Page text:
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generally no. the only type of money that can be put into a 401k are payroll deductions, roll ins from other 401k's, traditional or Rollover IRA's and pensions. If the stock options are in one of these plans, call your plans service center to get your plans rules and procedures. It is rare for stock options to be in one of these plans. Also stock options have no real value until you exercise them (buy the stock).

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โˆ™ 2007-01-28 18:53:54
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Q: Can employee stock options be converted to a 401K without bad faith before filing a Chapter 7 Bankruptcy?
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How would you get a chapter 7 bankruptcy removed after 7 years?

A Chapter 7 bankruptcy will remain on the credit report for the requrired ten (10) years. There are not options for having it expunged sooner.

How much income is too much for chapter 7?

Income has little to no determination on one's ability to file for bankruptcy. It's the debt to income ratio that most bankruptcy courts look for. Consult a bankruptcy attorney; there may be other options that will not impact your credit as harshly as bankruptcy.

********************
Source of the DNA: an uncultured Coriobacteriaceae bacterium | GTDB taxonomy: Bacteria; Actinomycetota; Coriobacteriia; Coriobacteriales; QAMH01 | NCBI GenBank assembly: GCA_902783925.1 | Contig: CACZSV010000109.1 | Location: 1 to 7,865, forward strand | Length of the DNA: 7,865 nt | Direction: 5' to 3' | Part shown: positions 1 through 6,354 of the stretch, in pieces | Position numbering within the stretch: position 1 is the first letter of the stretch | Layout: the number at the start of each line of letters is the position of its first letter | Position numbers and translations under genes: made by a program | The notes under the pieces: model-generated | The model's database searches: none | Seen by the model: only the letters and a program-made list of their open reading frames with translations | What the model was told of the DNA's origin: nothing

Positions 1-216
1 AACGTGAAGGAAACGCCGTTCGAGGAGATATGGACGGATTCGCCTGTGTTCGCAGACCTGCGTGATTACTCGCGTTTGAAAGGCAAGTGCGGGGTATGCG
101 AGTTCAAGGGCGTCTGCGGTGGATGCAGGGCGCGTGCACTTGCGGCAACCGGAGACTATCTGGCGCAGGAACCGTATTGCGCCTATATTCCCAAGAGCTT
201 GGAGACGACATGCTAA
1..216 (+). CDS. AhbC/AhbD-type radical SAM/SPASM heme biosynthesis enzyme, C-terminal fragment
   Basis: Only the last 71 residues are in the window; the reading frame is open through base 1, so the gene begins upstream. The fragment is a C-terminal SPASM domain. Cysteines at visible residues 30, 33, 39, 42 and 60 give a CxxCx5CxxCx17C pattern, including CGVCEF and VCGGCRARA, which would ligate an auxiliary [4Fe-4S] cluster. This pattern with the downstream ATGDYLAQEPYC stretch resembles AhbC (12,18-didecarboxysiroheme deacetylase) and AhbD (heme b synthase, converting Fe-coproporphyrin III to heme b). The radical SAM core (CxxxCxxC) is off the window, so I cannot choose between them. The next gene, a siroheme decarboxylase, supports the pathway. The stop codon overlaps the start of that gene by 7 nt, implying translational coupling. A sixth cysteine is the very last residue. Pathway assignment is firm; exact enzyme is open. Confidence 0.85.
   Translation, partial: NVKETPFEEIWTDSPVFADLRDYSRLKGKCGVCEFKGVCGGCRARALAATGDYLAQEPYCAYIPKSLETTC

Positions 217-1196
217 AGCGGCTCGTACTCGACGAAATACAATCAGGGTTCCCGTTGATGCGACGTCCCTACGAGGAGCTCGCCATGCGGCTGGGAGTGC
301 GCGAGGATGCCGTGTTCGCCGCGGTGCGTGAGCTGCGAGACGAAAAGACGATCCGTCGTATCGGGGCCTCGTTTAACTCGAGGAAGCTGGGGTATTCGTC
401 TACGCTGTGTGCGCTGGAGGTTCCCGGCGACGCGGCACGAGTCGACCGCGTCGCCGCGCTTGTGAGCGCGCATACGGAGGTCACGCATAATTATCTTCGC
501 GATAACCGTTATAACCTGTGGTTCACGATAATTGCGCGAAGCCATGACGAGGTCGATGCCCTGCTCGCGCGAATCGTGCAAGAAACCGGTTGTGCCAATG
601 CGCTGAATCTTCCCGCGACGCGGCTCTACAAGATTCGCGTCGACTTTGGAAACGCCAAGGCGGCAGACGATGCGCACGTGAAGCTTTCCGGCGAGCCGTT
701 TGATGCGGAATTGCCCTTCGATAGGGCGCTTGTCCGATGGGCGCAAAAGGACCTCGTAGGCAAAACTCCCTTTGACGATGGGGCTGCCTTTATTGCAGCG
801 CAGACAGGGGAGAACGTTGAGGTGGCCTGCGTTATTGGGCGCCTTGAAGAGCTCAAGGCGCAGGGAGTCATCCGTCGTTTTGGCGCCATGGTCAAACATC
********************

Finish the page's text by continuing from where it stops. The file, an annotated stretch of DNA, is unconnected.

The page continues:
How can you convert a chapter 13 bankruptcy to a chapter 7?

Before the new bankrupcy laws took affect it was a fairly simple matter to conver from a "13" to a "7"; now it is extremely difficult to have such action approved by the bankruptcy court. The best options are to consult with the attorney who handled the BK or contact the chapter 13 trustee for assistance.

Where can one find an attorney to defend a Chapter 11 Bankruptcy case?

Filing a Chapter 11 Bankruptcy is a complex process. Finding a qualified attorney who is compassionate and understanding is an important first step. Compassion and understanding is a necessary requisite for such an attorney because a person files a chapter 11 bankruptcy because he/she has basically run out of any financial options like further bank loans. Checking out genuine review sites for bankruptcy attorneys on Google is perhaps a good place to start.

What options do you have in a chapter 13 if your case was dismissed due to nonpayment?